James Edward Craddock
The Woods Hole Oceanographic Institution announces with great sorrow the death of Oceanographer Emeritus Jim Craddock on June 7, at Massachusetts General Hospital from complications of pneumonia. He was 71.
Born in Louisville, KY, Jim came to the Woods Hole Oceanographic Institution in December 1964 as a post-doctoral fellow and began working under the sponsorship of Senior Scientist Richard Backus. As an ichthyologist, Jim’s experience before coming to Woods Hole had been limited to freshwater fishes, but he shortly made the first of his many cruises to collect the small fishes of the upper 2000-3000 feet of the deep Atlantic, using mid-water trawls for the purpose. In a few years he was an acknowledged expert in the ocean-wide distribution and systematics of this fauna, which comprises hundreds of species. One of his specialties was the study of the calcareous little ear-stones, or otoliths, of these fishes. Otoliths are indigestible and therefore long-retained in the stomachs of predators, and because they are distinctive for each species, they can be useful in studies of the food habits of fish-eating animals. An article representative of this research, the “Food Habits of Atlantic White-sided Dolphins (Lagenorhyncus acutus) off the Coast of New England,” will appear in the July 2009 Fisheries Bulletin. Altogether Jim was the author or co-author of more than 25 articles, most on the ecology and distribution of mesopelagic fishes, among which is Scopelosaurus craddocki.
Jim became an Associate at Harvard University’s Museum of Comparative Zoology (MCZ) following the donation by Dick Backus and Jim, over thirty years ago, of the enormous, partially identified WHOI fish collection, a transfer made with the help of the National Science Foundation. During the 1980s and early 1990s Jim often went to the MCZ to work with curator Karsten Hartel on further identifying material in the collection, thereby increasing its value to researchers. Jim’s contributions to the MCZ were recognized when in 2004 a deep-water species was named Eustomias jimcraddocki.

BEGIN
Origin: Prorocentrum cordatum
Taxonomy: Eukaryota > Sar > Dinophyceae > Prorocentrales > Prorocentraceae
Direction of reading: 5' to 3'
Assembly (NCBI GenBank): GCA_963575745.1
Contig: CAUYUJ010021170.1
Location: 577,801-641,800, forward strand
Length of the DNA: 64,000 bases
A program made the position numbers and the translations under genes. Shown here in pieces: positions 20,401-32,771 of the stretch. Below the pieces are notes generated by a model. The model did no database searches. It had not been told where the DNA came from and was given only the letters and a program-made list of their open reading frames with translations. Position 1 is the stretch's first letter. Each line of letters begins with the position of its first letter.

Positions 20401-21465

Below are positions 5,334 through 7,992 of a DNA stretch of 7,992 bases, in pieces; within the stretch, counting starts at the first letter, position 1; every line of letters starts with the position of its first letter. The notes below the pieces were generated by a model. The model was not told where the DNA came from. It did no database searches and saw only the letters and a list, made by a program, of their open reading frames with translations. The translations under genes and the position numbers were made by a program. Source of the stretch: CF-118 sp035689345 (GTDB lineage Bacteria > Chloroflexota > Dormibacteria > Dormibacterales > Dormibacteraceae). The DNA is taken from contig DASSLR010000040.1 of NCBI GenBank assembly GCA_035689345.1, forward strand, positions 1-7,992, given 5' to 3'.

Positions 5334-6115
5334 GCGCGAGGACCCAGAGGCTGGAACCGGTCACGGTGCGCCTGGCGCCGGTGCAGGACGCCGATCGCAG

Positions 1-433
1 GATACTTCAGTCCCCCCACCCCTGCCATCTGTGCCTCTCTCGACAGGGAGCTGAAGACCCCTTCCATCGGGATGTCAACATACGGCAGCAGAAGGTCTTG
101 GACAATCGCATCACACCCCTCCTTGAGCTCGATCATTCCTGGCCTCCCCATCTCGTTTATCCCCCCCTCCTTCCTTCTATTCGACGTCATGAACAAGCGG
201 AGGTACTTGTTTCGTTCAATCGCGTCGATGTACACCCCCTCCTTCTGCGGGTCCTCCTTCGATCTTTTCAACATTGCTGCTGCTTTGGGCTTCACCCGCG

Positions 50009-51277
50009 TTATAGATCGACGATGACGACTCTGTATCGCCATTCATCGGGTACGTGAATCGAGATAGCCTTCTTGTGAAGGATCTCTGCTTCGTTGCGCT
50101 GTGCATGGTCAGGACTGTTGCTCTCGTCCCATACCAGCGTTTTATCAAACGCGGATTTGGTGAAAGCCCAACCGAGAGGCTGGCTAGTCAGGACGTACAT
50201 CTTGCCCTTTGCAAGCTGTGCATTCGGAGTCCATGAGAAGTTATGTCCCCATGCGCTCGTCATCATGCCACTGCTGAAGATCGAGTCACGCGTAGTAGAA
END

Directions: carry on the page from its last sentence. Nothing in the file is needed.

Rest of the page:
Offered a full scholarship by the Ford Foundation to a college of his choice, Jim chose to stay in Louisville, graduating from the University of Louisville with an A.B. in Biology in 1958 and a PhD. in Zoology in 1965. During his years as a graduate student, he was a research assistant in radioassay for a project between the University of Louisville and Oranco as well as for the Doe Run Project between the University of Louisville and the U.S. Atomic Energy Commission. An outstanding athlete in his youth, successful at every sport he tried, Jim held both Kentucky state and southeastern swimming championships, and he represented the University of Louisville swim team. He was an outstanding basketball player. A naturalist, he loved especially birds, fish, plants, and trees. The diversity of rhododendrons, Japanese maples, dwarf conifers, and trees making up his personal garden—a natural attractant for birds—speaks to those passions.
Jim leaves his wife, Thelma Fenster, and a son and daughter from a first marriage: James Hill Craddock, now of Chattanooga, TN, and Anne Craddock DeCorte, now of Charlottesville, VA. He leaves a grandson, Emilio Craddock, and daughter-in-law, Paola Zannini; a granddaughter, Arianna DeCorte, and son-in-law, Diego DeCorte. He is also survived by his brother, Keith Craddock, of Bloomington, IN, and his sister, Sina Miller, of Brentwood, TN, and their families.
A memorial gathering is planned for 11 a.m., Saturday, August 1, at Fisher House, Church Street, Woods Hole.